Directed by John Ford
June 6, 1952 (London and Dublin) / August 21, 1952 (New York)
An American boxer haunted by his past goes back to his family home in Ireland where he meets and falls in love with a fiery woman and must deal with her brother who does not approve of their union.
When you think of John Wayne you generally think of the Western genre, but this is not such a film. Based on the 1933 Saturday Evening Post short story of the same name by Maurice Walsh, here in this classic movie Wayne plays a boxer returning to his family’s ancestral Irish home where he attempts to win the heart of a local woman played by Maureen O’Hara. O’Hara would go on to not only become a frequent costar of Wayne but also his good friend after this pairing.
The Quiet Man was to be their first on screen film together but Republic Pictures studio head Herbert J. Yates did not think this film would do well and forced director John Ford, who had purchased the rights to the story in 1933 for $10 (really!), to make the film Rio Grande with the same romantic screen pairing as this first. Only after that film was completed could he make this movie. Funny thing is The Quiet Man movie did much better.
John Wayne gives a very good performance here as former boxer Sean Thornton. Wayne had an undeniable on-screen charisma but also had genuine talent. I know that may not be a popular thing to say but he had skill and I think it shows here. Under the right director that talent could be pulled out of him and shine on the screen and it really does here. I think too often though he got directors that relied on the John Wayne name to carry the film over the financial finish line and that was a real disservice to him. Wayne’s performance was rather good here and I think he should’ve perhaps won for this before he won for True Grit (which he also deserved).
In the film boxer Sean “Trooper Thorn” Thornton had accidentally killed a man in the boxing ring and as a way to heal his soul he comes back to the Irish town of Inisfree that his family left when he was a very small child. His mother made the place sound like heaven to him and I guess the character decided it was a good place to heal his emotional wounds and start over. I last read the story in middle school and as I recall no reason was specifically given for his return but rather this was alluded to. I am sure there were other differences as well between the film and the story. Hollywood films are rarely one to one adaptions and so long as major changes do not occur that is okay. Be faithful with minimal changes and padding and I think that is what we get here.
Maureen O’Hara plays the redheaded Mary Kate Danaher that Sean is smitten with at first sight and proceeds to quite aggressively court. O’Hara gives us yet another strong and forceful woman on screen. She got some genuine crap parts in her life. I mean that and I am a fan of hers, but she always turned them into something special or at least better than they should have been. She put herself into the roles and that gave her characters life. Mary Kate takes no crap in this film just as O’Hara took none in real life.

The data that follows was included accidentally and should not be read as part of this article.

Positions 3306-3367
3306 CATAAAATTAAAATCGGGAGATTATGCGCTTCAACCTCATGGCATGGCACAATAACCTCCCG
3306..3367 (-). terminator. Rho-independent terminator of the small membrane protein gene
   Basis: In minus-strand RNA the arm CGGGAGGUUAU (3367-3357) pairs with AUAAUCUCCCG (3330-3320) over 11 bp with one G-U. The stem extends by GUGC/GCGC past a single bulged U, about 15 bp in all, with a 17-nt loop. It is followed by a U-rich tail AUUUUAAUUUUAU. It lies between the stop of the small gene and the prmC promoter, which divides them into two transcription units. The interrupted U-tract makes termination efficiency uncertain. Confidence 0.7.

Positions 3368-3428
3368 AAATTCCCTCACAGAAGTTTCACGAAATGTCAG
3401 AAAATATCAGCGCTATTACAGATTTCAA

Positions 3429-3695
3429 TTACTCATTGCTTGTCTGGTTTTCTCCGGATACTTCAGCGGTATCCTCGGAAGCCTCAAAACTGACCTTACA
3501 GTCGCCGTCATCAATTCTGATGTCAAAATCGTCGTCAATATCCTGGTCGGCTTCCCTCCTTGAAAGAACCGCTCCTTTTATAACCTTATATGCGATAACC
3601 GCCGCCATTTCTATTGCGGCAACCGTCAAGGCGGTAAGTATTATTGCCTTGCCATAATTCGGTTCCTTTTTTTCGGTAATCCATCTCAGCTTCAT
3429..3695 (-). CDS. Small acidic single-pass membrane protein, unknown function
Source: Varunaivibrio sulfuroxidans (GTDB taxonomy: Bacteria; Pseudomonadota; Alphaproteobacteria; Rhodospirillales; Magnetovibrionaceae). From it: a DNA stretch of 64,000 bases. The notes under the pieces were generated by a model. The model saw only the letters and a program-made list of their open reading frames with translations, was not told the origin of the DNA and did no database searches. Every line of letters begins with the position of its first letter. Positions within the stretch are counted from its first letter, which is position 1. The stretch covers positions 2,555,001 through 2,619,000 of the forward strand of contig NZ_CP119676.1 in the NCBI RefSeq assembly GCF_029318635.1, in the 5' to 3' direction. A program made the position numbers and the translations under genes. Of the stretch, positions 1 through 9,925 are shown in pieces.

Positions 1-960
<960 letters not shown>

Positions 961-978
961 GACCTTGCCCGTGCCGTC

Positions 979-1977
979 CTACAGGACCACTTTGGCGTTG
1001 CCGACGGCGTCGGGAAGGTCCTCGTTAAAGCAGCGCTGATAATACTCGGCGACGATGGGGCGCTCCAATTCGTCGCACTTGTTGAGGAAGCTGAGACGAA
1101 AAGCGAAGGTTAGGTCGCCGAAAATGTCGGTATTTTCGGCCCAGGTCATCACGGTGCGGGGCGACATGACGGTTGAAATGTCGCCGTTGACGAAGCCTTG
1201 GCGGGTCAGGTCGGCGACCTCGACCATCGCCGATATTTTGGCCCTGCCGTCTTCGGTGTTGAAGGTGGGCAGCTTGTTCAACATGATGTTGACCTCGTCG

For example, there was a scene where the wind was whipping O’Hara’s hair in her face and forcing her to squint. John Ford yelled at her to keep her eyes open to which she snapped back “What would a bald-headed son of a bitch know about hair lashing across his eyeballs?” Touché. Yelling at Ford was just something you did not do. He yelled at you and you just sat there but not her.
Mary Kate’s brother Squire “Red” Will Danaher is played by John Wayne regular Victor McLaglen. The animosity between the two characters is set up when Sean buys back his ancestral home from rich local Widow Sarah Tillane (Mildred Natwick) who now owns the property. The Quiet Man is one of the rare John Wayne movies that I have seen McLaglen in where he actually shines as an actor. More often than not he was John Wayne sidekick and while always good he never really popped. This performance reframed my opinion of him. He never got the shot he deserved I now believe.
Shot largely on location in Ireland, the film just looks beautiful. The landscape is like a painting but John Ford as a Western director knew how to do that. There are not so much sweeping vistas here as the shots are framed lovingly with the actors in them. This film is so beautiful you could watch it with the sound off and still enjoy it.
This is Hollywood Ireland so it is doubtful this has too much in common with real Ireland at the time in which it is set but things do feel authentic. There is an internal consistent logic here. That is the best way I can put it. The actors believe in the material and are treating it as if it were real and it shows in the quality of the film that we get in the end.
John Ford was a great director and from what I understand this was a passion project for him. It is something he really wanted to do, and he did it very well. He gathered together a fine cast, some of which were his usual players, and turned in one of several classic pictures on his résumé.
We have a good comedic script with some genuine emotion thrown in that takes itself just seriously enough but not too seriously that it becomes a serious drama. Seriously! And as could happen only in older films the two rivals settle things in a rather comedically done fist fight and end the film on good terms. You could not do that today.
The Quiet Man deserves its status as a classic film. John Wayne and John Ford and Maureen O’Hara work magic here. If you have not seen it why? Watch it!
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